The world’s biggest mobile handset manufacturer, Nokia, announced a reorganization on Wednesday aimed at taking advantage of future growth areas and increasing its efficiency.
The Finnish company will divide into three units—Devices, Services & Software and Markets—a move analysts said should improve its product line-up and remove some internal rivalry.
The units will replace its current divisions of Mobile Phones, producing its cheapest models, Enterprise Solutions, which has products for the business market, and Multimedia, which makes cellphones with advanced cameras and music players.
Nokia said the new organization, effective 1 January, would help it manage its product line-up more effectively, speed up the time it takes to get new models to market and boost its efficiency in marketing and developing products.
Analysts said the new structure removed somewhat artificial barriers which had led to some duplication as well as competition over resources.
“It should help them achieve a smoother (product) line-up and better focus on what is offered, particularly in smartphones, in the different divisions,” said Lauri Rosendahl, analyst at Carnegie in Helsinki.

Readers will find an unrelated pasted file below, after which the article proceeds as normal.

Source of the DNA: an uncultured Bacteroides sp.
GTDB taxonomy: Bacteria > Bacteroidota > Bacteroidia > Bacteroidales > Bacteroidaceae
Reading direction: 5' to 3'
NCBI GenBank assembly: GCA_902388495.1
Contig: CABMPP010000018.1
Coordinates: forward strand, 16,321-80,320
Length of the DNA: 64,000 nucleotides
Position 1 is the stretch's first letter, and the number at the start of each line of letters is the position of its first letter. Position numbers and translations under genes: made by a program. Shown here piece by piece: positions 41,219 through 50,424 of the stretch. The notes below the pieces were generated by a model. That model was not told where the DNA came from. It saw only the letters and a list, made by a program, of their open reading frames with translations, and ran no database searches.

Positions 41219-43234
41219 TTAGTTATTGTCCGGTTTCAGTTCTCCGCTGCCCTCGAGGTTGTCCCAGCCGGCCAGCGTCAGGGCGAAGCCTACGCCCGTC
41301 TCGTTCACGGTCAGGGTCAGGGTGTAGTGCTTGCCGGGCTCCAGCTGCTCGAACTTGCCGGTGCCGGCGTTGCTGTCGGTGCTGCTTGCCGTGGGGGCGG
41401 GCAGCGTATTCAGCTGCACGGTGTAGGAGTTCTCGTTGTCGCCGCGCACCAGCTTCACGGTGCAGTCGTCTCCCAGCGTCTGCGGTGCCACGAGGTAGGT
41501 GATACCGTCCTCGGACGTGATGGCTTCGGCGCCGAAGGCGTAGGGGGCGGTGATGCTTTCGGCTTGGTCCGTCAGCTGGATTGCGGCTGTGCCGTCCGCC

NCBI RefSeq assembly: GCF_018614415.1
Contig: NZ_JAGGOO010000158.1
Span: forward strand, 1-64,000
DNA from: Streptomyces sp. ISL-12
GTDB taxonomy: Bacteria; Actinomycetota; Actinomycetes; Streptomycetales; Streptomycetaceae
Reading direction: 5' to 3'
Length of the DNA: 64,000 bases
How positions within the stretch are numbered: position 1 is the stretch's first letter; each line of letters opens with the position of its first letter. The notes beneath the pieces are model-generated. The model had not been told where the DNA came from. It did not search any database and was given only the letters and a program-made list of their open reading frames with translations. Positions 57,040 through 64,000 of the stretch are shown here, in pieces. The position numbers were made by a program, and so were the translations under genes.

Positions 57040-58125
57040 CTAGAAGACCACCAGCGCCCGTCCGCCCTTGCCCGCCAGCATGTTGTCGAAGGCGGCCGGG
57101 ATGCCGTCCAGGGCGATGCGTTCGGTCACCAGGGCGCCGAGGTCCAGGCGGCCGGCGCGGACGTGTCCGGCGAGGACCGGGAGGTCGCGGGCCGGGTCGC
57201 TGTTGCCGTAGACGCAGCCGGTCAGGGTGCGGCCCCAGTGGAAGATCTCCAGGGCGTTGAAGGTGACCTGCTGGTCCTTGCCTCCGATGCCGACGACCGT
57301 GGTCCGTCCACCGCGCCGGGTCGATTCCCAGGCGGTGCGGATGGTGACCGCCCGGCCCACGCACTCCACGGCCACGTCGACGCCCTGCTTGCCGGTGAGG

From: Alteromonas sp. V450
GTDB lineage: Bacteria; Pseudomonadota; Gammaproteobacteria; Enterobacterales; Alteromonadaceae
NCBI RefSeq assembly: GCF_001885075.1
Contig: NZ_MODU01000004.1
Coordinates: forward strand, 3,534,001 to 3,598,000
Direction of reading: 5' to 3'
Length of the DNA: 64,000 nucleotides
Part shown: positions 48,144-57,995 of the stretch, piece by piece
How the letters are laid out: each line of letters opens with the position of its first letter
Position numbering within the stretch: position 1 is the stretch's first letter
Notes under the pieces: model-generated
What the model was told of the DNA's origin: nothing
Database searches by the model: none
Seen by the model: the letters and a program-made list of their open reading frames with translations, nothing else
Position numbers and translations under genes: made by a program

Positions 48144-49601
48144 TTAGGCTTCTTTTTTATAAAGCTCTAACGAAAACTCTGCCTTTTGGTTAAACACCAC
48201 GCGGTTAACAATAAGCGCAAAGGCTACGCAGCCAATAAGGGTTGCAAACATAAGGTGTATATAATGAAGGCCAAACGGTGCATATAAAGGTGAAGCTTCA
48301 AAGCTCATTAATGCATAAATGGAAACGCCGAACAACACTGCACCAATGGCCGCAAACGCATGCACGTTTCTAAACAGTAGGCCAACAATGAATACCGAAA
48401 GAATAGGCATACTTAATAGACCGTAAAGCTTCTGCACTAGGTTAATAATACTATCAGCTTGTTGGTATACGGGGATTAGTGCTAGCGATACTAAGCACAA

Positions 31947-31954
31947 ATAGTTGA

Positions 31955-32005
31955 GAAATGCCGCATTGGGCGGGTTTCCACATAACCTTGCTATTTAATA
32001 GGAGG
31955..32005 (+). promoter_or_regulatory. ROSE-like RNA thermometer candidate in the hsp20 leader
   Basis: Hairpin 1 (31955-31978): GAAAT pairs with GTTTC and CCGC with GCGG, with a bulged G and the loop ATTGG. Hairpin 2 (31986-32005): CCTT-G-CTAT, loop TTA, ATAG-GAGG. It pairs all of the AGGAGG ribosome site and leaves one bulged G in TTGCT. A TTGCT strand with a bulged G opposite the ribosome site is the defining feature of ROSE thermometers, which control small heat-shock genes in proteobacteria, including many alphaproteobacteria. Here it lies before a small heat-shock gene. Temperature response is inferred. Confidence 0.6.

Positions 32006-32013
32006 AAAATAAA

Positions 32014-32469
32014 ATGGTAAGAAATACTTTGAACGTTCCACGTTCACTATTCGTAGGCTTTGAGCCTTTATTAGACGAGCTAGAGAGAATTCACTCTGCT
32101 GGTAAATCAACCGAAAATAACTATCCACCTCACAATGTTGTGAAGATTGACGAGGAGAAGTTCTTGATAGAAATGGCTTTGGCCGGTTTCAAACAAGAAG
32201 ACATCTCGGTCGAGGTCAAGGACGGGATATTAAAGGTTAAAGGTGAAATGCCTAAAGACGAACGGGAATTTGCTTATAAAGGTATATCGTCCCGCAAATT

“They should also get some synergies from putting together the three business divisions. Definitely I think they will have cost benefits from the research and development side.”
Nokia will also restructure its financial reporting into two segments, Devices & Services and Nokia Siemens Networks, its infrastructure joint venture with Germany’s Siemens.
Chief executive, Olli-Pekka Kallasvuo, said the new structure could help Nokia take advantage of new trends in mobile devices, consumer Internet services and business applications, and boost the effectiveness of investments and operational efficiency.
The company gave no information on expectations of any cost-savings that might result from the changes.
The Devices unit will be headed by Kai Oistamo, who currently heads Mobile Phones. Services & Software will be led by Niklas Savander, who heads Technology Platforms at present; Markets will be headed by Anssi Vanjoki, currently chief at Multimedia.
Mary McDowell, who heads its Enterprise Solutions division, will become chief development officer.
Jussi Hyoty, FIM Securities analyst in Helsinki, said the move should be positive for mobile telecoms operators and consumers, and showed Nokia’s shift to emphasize services as well as the phone itself.
“They have been adding music services and navigation services and so on, and there will be other services coming along,” Hyoty said.
“It should improve their internal efficiency and give new opportunities moving more into the services world, where naturally software is very important.”